Diocesan News

At Local Churches, Migrants Find Food, Clothing, Friendship

Brother Francisco Serrano O.F.M. Cap. serves dessert to one of the visitors. The guests are usually given a choice of sweet treats to top off their meals. (Photos: Paula Katinas)

EAST NEW YORK — The number of migrants coming here to St. Michael-St. Malachy Parish in East New York for food and clothing has been steadily decreasing in recent days, but that might be a good thing.

That’s because some migrants — mostly young people from Venezuela who were bused to New York City from Texas after crossing the border from Mexico — could be no-shows at the parish because they’re receiving job training elsewhere in the city, parish leaders said.

The pastor, Father Brendan Buckley O.F.M. Cap., said the parish currently sees approximately 40 migrants every Tuesday and Thursday, when volunteers provide hot meals and warm clothing for the newcomers. That’s down from previous weeks when anywhere from 50-70 migrants found their way to the church’s doors after being bused into the city. 

St. Michael-St. Malachy Parish has been helping the migrants since August.

One reason for the decrease is the fact that the migrants are heading up to the Bronx, where the Occupational Safety and Health Administration is providing free training to pave the way for them to obtain safety certificates that would allow them to get construction jobs. A safety certificate is required in order to get employment as a construction worker.

“Everyone wants a job. None of them is looking for a handout,” Father Buckley said, adding that the folks he has seen are mostly young men who are staying at three city-run homeless men’s shelters in East New York located a few blocks from his church.

But while the number of people seeking help has been decreasing, the need is still there, Father Buckley and parish leaders said.

Vanessa Garcia, the parish’s director of religious education, who runs the food-clothing program with her mother, Barbara Garcia, the business manager, said approximately 1,000 people have come through since August.

According to city officials, 22,000 migrants have been bused from Texas to New York since April. In recent weeks, the buses have stopped coming, but the migrants who are already here are receiving help from several sources, including churches in the Diocese of Brooklyn.

The parishes in the diocese’s B6 Deanery in Eastern Brooklyn have stepped up to the plate in various ways:

  • St. Gabriel Church provides free meals on Sundays for newcomers.
  • St. Matthew Church held a clothing drive.
  • St. Pius V Church offers food to the migrants.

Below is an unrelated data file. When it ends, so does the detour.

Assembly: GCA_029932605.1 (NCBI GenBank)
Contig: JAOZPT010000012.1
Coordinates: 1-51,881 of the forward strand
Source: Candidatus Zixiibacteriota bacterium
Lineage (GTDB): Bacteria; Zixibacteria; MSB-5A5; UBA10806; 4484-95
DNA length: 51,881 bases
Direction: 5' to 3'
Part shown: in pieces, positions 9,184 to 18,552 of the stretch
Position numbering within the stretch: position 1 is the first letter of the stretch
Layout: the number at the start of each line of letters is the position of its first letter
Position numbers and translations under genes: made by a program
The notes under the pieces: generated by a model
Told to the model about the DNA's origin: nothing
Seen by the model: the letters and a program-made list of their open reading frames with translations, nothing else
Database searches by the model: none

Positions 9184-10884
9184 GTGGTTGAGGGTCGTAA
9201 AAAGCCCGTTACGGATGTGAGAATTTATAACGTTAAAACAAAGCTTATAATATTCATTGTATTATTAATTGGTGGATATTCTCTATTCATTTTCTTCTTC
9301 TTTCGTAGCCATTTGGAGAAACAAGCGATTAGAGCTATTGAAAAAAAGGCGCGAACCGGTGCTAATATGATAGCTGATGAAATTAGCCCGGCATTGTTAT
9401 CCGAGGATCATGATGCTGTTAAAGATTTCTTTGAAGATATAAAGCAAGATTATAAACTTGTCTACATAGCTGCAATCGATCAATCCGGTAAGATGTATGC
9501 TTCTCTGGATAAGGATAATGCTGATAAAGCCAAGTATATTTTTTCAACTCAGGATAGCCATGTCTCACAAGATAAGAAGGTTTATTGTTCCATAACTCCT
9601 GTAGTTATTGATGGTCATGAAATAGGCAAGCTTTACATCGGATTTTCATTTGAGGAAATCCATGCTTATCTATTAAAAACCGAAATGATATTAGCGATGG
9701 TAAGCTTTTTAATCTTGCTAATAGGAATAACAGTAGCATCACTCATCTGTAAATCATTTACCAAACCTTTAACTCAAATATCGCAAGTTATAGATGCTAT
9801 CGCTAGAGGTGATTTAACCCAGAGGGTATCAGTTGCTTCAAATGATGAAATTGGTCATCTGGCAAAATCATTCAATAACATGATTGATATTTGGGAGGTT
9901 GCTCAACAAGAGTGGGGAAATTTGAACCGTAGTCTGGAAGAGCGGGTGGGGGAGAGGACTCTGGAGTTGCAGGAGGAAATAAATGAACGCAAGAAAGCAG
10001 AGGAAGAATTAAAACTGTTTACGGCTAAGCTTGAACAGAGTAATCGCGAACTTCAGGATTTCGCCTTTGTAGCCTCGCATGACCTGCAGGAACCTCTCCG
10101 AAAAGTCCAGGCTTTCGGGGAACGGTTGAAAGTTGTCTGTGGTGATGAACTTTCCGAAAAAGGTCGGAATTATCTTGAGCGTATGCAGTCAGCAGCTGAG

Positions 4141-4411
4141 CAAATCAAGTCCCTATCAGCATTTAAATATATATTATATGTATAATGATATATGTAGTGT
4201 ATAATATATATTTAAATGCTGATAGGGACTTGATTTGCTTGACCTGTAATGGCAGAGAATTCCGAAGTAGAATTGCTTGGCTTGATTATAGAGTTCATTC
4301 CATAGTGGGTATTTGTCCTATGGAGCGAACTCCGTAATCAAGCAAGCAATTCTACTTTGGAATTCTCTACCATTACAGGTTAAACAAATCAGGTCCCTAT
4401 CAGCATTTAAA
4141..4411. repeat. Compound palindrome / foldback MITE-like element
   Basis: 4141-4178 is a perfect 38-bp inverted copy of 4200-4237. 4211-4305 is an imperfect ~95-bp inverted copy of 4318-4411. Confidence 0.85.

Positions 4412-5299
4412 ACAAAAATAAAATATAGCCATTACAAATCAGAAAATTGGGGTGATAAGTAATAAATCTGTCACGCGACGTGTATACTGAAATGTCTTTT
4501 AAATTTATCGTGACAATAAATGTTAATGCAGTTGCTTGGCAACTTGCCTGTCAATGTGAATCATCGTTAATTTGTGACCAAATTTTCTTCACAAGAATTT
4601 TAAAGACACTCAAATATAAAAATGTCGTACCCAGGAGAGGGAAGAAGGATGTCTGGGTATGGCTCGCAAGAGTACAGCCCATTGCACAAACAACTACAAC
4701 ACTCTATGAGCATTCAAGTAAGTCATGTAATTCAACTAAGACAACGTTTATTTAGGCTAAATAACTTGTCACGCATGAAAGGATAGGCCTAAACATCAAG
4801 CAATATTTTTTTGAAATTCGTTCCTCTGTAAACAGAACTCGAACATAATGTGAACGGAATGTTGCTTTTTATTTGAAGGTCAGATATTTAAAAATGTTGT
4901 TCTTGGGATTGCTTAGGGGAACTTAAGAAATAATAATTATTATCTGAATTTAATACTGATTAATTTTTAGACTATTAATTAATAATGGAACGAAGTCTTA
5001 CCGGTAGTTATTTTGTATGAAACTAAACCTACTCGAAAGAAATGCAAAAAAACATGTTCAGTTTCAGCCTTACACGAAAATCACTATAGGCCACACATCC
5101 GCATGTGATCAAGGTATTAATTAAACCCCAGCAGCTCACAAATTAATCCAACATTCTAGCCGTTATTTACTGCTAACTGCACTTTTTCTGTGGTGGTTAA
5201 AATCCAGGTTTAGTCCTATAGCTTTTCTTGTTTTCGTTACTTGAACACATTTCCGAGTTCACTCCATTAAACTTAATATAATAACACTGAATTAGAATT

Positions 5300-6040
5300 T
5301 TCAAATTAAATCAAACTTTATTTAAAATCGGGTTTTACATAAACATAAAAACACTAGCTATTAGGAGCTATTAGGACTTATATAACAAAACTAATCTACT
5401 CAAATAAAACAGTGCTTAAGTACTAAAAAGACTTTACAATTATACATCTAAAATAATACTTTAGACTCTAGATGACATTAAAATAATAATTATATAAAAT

Migrants who come to St. Michael-St. Malachy on Tuesdays and Thursdays find a hot meal cooked just for them — on Nov. 15, it was chicken and rice made by Brother Francisco Serrano O.F.M. Cap. — as well as a room filled with coats, hats, shirts, pants, socks, and underwear, all carefully placed on display tables for them to pick out and take with them.

All of the food and clothing is donated by parishioners and community residents. “We’re blessed with our community,” explained Vanessa Garcia. “We asked for clothes, we got clothes. We asked for food, we got food.”

Vanessa Garcia and the folks at St. Michael – St. Malachy Parish have done more than just serve meals to migrants like Raul Desena. “We build a relationship with them,” said Garcia, who is fluent in Spanish.

Barbara Garcia, who has been a parishioner for 30 years, said the program is a lot of work but very rewarding. “Whatever God throws my way, we’ll get it done. Somehow, God provides,’ she added.

Brother Francisco was busy in the kitchen, heating up plates of chicken and rice in the oven. “Many of them come back for seconds, so I always like to have a plate ready,” he explained. 

On this day, he also had dessert ready; the guests could choose between bread pudding or Jello, or have both if they wanted.

Jesus Ospino, who arrived in New York from the border on Oct. 16 after traveling from his native Venezuela, was enjoying his chicken and rice and feeling grateful. “I’m grateful to God that I can come here to get a meal and warm clothes,” he said through an interpreter. He learned about the free meals from a friend at a nearby shelter.

In addition to hot food and warm clothing, the parish is providing something just as important — spiritual healing. The Garcias and the other volunteers offer friendship. 

“We build a relationship with them,”  Vanessa Garcia said. “It’s not just, ‘Come and get your food and your clothes and leave.’ We get to know them as people, and they get to know us.”

And the parish is benefitting too, according to Father Buckley.

“A number of them have been coming to Mass,” he said. “We see about 25 to 30 of them on Sundays.”